Pushing Images

Sharing an image can be achieved by publishing it to a hosted repository. This is completely private and requires you to tag and push the image. When tagging an image, you can use the image identifier (imageId). It is listed when showing the list of all images with docker images. Syntax and an example (using imageId) for creating a tag are:

docker tag <imageId or imageName> <nexus-hostname>:<repository-port>/<image>:<tag>
docker tag af340544ed62 nexus.example.com:18444/hello-world:mytag

Once the tag, which can be equivalent to a version, is created successfully, you can confirm its creation with docker images and issue the push with the syntax:

docker push <nexus-hostname>:<repository-port>/<image>:<tag>

Note that the port needs to be the repository connector port configured for the hosted repository to which you want to push to. You can not push to a repository group or a proxy repository.

A sample output could look like this:

$ docker push nexus.example.com:18444/hello-world:labeltest
The push refers to a repository [nexus.example.com:18444/hello-world] (len: 1)
Sending image list
Pushing repository nexus.example.com:18444/hello-world (1 tags)
535020c3e8ad: Image successfully pushed
af340544ed62: Image successfully pushed
Pushing tag for rev [af340544ed62] on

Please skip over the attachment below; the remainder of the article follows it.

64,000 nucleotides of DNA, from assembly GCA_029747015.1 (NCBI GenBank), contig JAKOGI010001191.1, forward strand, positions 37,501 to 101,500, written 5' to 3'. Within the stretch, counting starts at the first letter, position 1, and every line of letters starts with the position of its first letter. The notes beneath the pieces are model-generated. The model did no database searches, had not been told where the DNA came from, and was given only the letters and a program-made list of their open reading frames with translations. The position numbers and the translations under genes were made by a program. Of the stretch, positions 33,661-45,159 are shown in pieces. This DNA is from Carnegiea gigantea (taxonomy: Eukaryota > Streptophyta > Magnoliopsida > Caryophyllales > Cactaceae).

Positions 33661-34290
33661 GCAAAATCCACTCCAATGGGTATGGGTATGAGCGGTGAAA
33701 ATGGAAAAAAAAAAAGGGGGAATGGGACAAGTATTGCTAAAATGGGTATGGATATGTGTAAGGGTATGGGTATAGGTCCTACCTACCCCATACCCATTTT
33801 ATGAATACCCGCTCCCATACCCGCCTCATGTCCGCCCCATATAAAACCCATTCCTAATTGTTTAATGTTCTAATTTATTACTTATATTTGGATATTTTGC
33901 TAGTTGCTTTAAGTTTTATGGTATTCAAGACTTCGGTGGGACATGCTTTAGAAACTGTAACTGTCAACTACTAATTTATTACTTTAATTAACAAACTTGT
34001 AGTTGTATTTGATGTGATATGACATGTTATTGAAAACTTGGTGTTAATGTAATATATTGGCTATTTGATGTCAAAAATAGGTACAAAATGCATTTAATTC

{https://nexus.example.com:18444/repository/docker-internal/v1/repositories/hello-world/tags/labeltest}

Now, this updated image is available in the repository manager and can be pulled by anyone with access to the repository, or the repository group, containing the image. Pulling the image from the repository group exposed at port 18443 can be done with:

docker pull nexus.example.com:18443/hello-world:labeltest

Prior to push, and depending on your configuration, repository manager login credentials may be required before a push or pull can occur.

Searching, Browsing, Pushing and Pulling are all showcased in this video.

Pushing large images can result in failures due to network interruptions and other issues. These partial uploads result in temporary storage for these transfers in the repository manager filling up. The task Purge incomplete docker uploads can be configured to delete these files. If you also tend to upload images to the same tag repeatedly, this can leave a lot of dangling images around, consuming a lot of space. The task Purge unused docker manifests and images can be configured to remove these files. Further information about these tasks can be found in Configuring and Executing Tasks.